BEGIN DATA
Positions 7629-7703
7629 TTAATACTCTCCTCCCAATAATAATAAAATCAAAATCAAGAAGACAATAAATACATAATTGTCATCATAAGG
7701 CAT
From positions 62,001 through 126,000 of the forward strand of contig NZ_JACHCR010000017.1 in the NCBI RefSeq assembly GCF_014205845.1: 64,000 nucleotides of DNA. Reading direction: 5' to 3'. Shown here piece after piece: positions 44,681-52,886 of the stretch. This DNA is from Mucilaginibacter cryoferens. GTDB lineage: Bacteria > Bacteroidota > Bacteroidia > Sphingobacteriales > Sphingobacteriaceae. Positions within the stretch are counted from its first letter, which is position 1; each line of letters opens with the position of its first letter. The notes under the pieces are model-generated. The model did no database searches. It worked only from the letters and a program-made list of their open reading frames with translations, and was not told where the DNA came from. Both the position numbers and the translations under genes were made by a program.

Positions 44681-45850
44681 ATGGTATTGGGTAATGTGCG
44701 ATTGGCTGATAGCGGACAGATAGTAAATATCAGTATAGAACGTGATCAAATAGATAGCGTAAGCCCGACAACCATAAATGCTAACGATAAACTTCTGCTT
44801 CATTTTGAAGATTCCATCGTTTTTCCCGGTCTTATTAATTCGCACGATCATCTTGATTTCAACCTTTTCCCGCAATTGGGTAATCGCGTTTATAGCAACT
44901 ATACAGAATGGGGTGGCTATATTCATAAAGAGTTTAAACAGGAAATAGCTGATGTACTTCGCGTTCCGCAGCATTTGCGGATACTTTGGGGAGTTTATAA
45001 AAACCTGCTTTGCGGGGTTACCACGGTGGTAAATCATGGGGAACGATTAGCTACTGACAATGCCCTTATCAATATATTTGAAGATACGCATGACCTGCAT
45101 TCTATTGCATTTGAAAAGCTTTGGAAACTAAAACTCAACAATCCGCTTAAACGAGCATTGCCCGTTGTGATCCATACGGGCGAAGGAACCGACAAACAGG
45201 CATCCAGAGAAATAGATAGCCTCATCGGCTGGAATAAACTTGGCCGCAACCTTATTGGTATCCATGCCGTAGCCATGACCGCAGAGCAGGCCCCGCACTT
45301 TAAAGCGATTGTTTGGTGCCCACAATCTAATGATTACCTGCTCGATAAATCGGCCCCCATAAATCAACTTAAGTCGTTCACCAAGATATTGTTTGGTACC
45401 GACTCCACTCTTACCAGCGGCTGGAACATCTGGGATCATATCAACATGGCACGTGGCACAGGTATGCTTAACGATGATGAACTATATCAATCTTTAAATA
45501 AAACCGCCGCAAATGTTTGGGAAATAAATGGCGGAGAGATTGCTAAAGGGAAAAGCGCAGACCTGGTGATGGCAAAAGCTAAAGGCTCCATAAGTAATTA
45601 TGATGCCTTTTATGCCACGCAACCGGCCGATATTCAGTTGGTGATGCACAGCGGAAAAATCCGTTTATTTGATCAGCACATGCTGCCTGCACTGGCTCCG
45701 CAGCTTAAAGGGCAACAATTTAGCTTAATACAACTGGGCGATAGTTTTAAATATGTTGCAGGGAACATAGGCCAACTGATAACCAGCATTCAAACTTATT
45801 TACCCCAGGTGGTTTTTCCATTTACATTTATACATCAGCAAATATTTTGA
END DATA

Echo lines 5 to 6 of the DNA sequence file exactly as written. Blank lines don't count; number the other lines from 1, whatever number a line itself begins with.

Positions 44681-45850
44681 ATGGTATTGGGTAATGTGCG